The petitioner's attempt to place an innocuous gloss on these incriminating facts is unavailing; in fact, his explanations are nothing more than "false exculpatory statements" that constitute "evidence-often strong evidence-of guilt." See Al-Adahi v. Obama, 613 FJd 1102, 1107 (D.C. Cir. 2010). With regard to his interactions with the Taliban guards, the Court is simply not persuaded by the petitioner's explanation that these guards were merely his "friends," see Pet'r's Exhibits, Ex. 200 (First Pet'r's Ded,) ~ 21, and that he was only given the weapon to protect himself from wild animals and potential thieves, 5/26110 Hr'g Tr. at 57:6-13. As the Court explained in SUlayman, the fact that the petitioner received a powerful weapon from a Taliban guard in an area near the battle lines "suggest[s] that the [guard] trusted the petitioner enough to allow him to take possession of [his] firearm. More importantly, these facts suggest that th[is] individual trusted the petitioner because he was loyal to their cause." Sulayman, 729 F. Supp. 2d at 51. In fact, the petitioner's explanation that he was given the weapon to fend off wild animals and potential thieves is inexplicable because "it would be beyond any sense of reason ... that [a] Taliban [guard] would allow a noncombatant to be present in" an area near the battle lines with a deadly weapon. Id. at 51-52. Thus, the Court finds the petitioner's explanations to be without merit.
The nonsensical explanations provided by the petitioner concerning why he stayed in Pakistan after the events of September 11, 2001, likewise cannot be believed. The petitioner testified at the merits hearing that he sought to leave Afghanistan and return to Yemen because he wanted to get married and return to his family, and that while he was in Lahore he intended to make arrangements to travel to Yemen, id. at 78: 17-18. Yet, when the petitioner arrived in Lahore and had the opportunity to fly back to Yemen, id. at 78:22-23, he decided not to do so because he purportedly had "limited" amounts of money and was looking to buy a ticket with a "maximum of one layover," but the only flights available from Lahore to Yemen would require "several layovers in some places and the ticket would be expensive," id. at 79:5-8. The petitioner cannot expect the Court to accept this explanation. First, there is no corroborating evidence in the record showing that flights from Lahore to Yemen with "several layovers" were more expensive than flights with less layovers; in the absence of such evidence, this premise strikes the Court as implausible given that the more layovers a traveler must experience to reach his or her final destination generally results in a less expensive ticket for the traveler. Thus, it makes little sense to the Court that the petitioner was dissuaded from traveling home because he could not Hnd a cheaper ticket with fewer layovers. Furthennore, the Court is not convinced that the petitioner would forego reuniting with his family merely because of the inconvenience of having to make several stops to travel from Lahore to Yemen; it is simply implausible that the unavailability of a convenient flight served as an insurmountable barrier to the petitioner in his efforts to return home. This explanation for why he remained in Lahore renders his reasons unworthy of belief.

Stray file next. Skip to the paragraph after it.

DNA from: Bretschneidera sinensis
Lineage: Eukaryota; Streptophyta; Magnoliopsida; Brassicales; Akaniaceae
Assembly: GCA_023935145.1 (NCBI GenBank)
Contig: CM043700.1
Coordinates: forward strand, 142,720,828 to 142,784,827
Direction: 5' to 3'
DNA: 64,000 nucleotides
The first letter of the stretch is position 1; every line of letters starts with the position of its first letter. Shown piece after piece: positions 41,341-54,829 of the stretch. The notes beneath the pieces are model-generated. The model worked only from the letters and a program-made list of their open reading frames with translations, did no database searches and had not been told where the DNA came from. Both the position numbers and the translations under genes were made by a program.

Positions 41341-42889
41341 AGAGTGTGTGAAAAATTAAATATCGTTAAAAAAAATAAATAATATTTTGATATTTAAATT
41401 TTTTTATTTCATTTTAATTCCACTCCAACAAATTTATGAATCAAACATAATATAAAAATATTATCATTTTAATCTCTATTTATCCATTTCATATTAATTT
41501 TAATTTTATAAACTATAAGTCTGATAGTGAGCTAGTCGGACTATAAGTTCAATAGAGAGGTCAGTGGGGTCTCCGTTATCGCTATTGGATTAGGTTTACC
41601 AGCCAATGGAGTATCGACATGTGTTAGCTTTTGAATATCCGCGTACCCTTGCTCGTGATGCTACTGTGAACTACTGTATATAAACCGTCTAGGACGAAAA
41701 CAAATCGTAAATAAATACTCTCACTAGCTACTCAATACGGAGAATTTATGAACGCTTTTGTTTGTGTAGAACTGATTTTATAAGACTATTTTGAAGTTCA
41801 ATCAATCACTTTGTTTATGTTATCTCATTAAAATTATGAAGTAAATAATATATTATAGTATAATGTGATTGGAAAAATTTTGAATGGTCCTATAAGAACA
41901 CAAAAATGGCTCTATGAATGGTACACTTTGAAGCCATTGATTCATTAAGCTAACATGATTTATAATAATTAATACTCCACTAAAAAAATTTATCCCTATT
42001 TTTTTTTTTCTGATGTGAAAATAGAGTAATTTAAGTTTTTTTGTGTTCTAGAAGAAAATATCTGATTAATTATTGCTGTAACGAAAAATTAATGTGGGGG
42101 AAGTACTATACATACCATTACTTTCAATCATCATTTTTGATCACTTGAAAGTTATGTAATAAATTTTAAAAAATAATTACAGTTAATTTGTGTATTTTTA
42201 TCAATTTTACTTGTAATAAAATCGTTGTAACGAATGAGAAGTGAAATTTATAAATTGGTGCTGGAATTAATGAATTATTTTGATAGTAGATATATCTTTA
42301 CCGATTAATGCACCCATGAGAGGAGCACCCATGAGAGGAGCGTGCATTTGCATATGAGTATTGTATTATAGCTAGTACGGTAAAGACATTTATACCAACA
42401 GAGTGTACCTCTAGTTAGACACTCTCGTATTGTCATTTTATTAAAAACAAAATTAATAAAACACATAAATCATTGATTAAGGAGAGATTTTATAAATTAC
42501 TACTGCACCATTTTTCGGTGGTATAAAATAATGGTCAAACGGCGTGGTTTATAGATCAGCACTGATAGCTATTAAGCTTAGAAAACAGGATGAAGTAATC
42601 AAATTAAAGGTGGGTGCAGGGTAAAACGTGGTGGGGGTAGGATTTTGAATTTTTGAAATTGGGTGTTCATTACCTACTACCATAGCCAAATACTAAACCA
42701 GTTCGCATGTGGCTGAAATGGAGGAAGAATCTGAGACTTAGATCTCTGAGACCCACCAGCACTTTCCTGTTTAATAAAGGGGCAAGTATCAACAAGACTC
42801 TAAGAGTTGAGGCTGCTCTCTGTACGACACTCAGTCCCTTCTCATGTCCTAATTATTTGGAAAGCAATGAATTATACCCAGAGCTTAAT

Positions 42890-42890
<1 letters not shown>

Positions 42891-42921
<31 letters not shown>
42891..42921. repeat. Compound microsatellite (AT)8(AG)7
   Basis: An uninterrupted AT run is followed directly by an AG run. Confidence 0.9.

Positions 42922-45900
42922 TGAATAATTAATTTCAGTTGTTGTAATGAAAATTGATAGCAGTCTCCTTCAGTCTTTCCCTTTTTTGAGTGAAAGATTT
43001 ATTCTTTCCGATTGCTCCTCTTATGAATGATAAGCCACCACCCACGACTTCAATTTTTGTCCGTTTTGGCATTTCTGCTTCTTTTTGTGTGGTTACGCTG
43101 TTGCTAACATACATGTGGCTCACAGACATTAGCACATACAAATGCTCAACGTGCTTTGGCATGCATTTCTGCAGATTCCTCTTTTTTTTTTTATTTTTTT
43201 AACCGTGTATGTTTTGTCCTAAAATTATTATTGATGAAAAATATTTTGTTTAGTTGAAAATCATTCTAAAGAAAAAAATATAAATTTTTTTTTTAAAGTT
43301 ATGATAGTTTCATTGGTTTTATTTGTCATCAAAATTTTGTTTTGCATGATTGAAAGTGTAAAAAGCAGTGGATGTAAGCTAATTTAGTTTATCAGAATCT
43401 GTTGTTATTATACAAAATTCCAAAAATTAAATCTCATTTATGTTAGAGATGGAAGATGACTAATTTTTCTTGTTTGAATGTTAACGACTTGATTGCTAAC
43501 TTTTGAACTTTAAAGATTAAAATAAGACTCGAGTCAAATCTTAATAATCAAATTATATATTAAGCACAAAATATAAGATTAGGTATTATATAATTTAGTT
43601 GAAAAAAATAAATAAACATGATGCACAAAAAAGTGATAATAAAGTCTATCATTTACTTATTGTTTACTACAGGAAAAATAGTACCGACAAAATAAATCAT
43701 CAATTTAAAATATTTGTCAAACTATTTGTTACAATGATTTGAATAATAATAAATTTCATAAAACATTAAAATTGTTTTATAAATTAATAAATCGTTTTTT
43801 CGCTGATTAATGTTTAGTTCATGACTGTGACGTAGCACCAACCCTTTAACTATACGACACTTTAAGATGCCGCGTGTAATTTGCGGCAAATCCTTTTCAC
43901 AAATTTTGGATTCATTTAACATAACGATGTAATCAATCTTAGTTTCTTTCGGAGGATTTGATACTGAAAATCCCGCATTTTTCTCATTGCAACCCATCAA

The petitioner's actions after deciding not to fly back to Yemen from Lahore are even more inexplicable. The petitioner acknowledged at the merits hearing that flights were also available out of Islamabad, Pakistan, 5/26/10 Hr'g Tr. at 78:22-23, but the petitioner made nO effort to travel north to Islamabad to find a flight to return to Yemen; instead, he traveled west to Faisalabad. He then claims that he traveled to Faisalabad because he wanted to enroll in the SaJafi University, id. at 80:2-4, "and ... study the Koran there," id. at 80:7-8. That statement, too, is not worthy of credit. Despite the petitioner's claims that he wanted to study the Koran, and that this new aspiration supplanted his desire to return to Yemen to reunite with his family and possibly get married, the petitioner admits that he never enrolled as a student at the university upon his arrival in Faisalabad. 5/27/10 Hr'g Tr. at 45:9. The petitioner then attempts to explain why he delayed his effort to enroll in the university by stating that he wanted to "stay[ atJ th[e] house [and} memoriz[e the Koran] as much as [he] could before" being tested by the university on his knowledge of the Koran. Id. at 45:13-16. But, this explanation makes little sense as welJ, since his stated purpose for attending the university was to learn the Koran. In fact, all of the petitioner's explanations seem to be little more than post hac attempts to present goals that change as necessary to support his presence in one part of the world or another. The sum of the petitioner's inexplicable explanations for his actions renders his testimony completely incredible.